1. Configuration of Exchange Server “Out of Office”

  2. Configuration of Anti-Virus Mail Scanners

  3. Configuration of Exchange Server Transport Rules

  4. Exchange Server Log Files

Configuration of Exchange Server “Out of Office”

To configure the default behavior for automatic system notifications, you would have to configure the following setting:

Figure 1:
Configuration of Out-of-Office Behavior

This setting needs to be configured per remote domain you are supporting. If you have chosen “Allow external out-of-office Message only”, the “out of office” MDN should leave your Exchange Organization.

The configuration from the PowerShell is as follows:

Set-RemoteDomain -AllowedOOFType ‘External’ -Identity ‘Default’

Configuration of Anti-Virus Mail Scanners

Nearly every edition of Anti-Virus Mail Scanner has on option to disallow any emails with an “empty sender or return path”. So, depending on what scanner you are using, the option might be in a different location, but in general it is available.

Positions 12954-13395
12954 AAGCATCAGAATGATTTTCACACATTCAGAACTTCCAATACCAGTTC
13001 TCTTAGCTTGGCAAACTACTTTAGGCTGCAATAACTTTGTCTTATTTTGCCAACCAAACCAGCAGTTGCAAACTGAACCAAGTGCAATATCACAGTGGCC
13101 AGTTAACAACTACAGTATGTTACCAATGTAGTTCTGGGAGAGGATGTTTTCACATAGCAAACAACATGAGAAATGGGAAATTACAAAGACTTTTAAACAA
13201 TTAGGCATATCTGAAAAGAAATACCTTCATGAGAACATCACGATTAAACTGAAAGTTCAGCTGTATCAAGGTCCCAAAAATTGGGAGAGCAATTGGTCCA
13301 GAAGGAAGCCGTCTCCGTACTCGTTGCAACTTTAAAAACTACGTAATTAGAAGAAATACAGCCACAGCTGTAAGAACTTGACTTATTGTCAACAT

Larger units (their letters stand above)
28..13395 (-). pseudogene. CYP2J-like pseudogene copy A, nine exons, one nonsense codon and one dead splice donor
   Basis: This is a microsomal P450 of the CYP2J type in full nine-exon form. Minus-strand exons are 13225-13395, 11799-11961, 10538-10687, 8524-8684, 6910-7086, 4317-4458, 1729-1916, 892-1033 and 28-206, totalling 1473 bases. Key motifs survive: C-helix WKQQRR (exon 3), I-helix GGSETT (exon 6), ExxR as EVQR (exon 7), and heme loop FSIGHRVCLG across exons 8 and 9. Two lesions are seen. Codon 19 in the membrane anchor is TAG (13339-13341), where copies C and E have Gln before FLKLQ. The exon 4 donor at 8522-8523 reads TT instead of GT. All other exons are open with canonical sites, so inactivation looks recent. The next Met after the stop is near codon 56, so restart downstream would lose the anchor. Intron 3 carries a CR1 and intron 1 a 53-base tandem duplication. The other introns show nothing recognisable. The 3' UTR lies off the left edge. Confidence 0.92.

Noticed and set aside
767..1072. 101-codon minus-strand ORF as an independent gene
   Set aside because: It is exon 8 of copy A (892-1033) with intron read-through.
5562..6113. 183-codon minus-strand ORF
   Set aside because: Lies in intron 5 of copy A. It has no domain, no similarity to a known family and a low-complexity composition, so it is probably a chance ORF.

Configuration of Exchange Server Transport Rules

Another configuration that might kill your MDNs is an Exchange Server Transport Rule. To check out if that is the case, then you should disable all of them and afterwards enable one by one with tests in between.

The general configuration can be found here:

Figure 2:
How to configure Transport Rules

Exchange Server Log Files

If you still have not found a solution; you should have a look at your log file configuration. If it is still disabled to log incoming and outgoing traffic on your Hub Server, you should enable it as follows:

Set-ReceiveConnector “Connector Name” -ProtocolLoggingLevel verbose

To configure the same setting in the GUI, you should use the following:

Figure 3:
Enable SMTP Logging

When analyzing the log files, you should look for the following layout:

23T10:50:22.735Z,external,08CDB56C9D00D84A,19,z.y.x.w:20630,w.x.y.z:25,<,550 Requested action not taken: mailbox unavailable